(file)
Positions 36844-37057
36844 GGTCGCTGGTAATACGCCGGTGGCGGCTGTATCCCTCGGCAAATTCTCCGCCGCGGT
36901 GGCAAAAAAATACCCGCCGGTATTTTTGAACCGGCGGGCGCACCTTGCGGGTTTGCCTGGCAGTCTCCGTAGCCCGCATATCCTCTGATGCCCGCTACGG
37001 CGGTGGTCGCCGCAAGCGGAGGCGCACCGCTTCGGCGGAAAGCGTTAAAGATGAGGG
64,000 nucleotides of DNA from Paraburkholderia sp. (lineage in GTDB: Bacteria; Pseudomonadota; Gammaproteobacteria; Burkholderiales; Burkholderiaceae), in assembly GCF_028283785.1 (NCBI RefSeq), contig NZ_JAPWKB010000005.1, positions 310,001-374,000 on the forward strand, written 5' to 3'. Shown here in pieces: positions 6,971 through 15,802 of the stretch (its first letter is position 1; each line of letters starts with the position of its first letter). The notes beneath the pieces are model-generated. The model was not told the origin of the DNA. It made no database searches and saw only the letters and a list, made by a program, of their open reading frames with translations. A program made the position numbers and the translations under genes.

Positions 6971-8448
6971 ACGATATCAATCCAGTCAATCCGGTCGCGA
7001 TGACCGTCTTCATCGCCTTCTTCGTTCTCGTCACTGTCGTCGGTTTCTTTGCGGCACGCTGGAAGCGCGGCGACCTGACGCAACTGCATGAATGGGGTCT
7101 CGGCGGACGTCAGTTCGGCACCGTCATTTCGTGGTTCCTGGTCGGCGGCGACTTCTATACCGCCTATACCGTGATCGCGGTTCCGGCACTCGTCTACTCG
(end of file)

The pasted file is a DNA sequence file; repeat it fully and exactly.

Positions 36844-37057
36844 GGTCGCTGGTAATACGCCGGTGGCGGCTGTATCCCTCGGCAAATTCTCCGCCGCGGT
36901 GGCAAAAAAATACCCGCCGGTATTTTTGAACCGGCGGGCGCACCTTGCGGGTTTGCCTGGCAGTCTCCGTAGCCCGCATATCCTCTGATGCCCGCTACGG
37001 CGGTGGTCGCCGCAAGCGGAGGCGCACCGCTTCGGCGGAAAGCGTTAAAGATGAGGG
64,000 nucleotides of DNA from Paraburkholderia sp. (lineage in GTDB: Bacteria; Pseudomonadota; Gammaproteobacteria; Burkholderiales; Burkholderiaceae), in assembly GCF_028283785.1 (NCBI RefSeq), contig NZ_JAPWKB010000005.1, positions 310,001-374,000 on the forward strand, written 5' to 3'. Shown here in pieces: positions 6,971 through 15,802 of the stretch (its first letter is position 1; each line of letters starts with the position of its first letter). The notes beneath the pieces are model-generated. The model was not told the origin of the DNA. It made no database searches and saw only the letters and a list, made by a program, of their open reading frames with translations. A program made the position numbers and the translations under genes.

Positions 6971-8448
6971 ACGATATCAATCCAGTCAATCCGGTCGCGA
7001 TGACCGTCTTCATCGCCTTCTTCGTTCTCGTCACTGTCGTCGGTTTCTTTGCGGCACGCTGGAAGCGCGGCGACCTGACGCAACTGCATGAATGGGGTCT
7101 CGGCGGACGTCAGTTCGGCACCGTCATTTCGTGGTTCCTGGTCGGCGGCGACTTCTATACCGCCTATACCGTGATCGCGGTTCCGGCACTCGTCTACTCG